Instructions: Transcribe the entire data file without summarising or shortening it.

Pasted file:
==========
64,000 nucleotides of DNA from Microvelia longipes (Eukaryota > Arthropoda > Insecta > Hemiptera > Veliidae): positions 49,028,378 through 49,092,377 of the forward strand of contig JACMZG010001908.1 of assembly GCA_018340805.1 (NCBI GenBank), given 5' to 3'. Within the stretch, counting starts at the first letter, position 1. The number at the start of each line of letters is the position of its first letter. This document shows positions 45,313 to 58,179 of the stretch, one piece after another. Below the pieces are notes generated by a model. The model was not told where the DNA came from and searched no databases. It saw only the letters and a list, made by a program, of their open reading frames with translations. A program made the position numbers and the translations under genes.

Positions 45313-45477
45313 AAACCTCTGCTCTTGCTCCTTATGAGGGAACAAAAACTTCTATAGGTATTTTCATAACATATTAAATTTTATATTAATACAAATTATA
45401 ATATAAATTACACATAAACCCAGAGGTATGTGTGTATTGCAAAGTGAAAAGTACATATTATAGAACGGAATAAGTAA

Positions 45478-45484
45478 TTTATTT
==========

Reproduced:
64,000 nucleotides of DNA from Microvelia longipes (Eukaryota > Arthropoda > Insecta > Hemiptera > Veliidae): positions 49,028,378 through 49,092,377 of the forward strand of contig JACMZG010001908.1 of assembly GCA_018340805.1 (NCBI GenBank), given 5' to 3'. Within the stretch, counting starts at the first letter, position 1. The number at the start of each line of letters is the position of its first letter. This document shows positions 45,313 to 58,179 of the stretch, one piece after another. Below the pieces are notes generated by a model. The model was not told where the DNA came from and searched no databases. It saw only the letters and a list, made by a program, of their open reading frames with translations. A program made the position numbers and the translations under genes.

Positions 45313-45477
45313 AAACCTCTGCTCTTGCTCCTTATGAGGGAACAAAAACTTCTATAGGTATTTTCATAACATATTAAATTTTATATTAATACAAATTATA
45401 ATATAAATTACACATAAACCCAGAGGTATGTGTGTATTGCAAAGTGAAAAGTACATATTATAGAACGGAATAAGTAA

Positions 45478-45484
45478 TTTATTT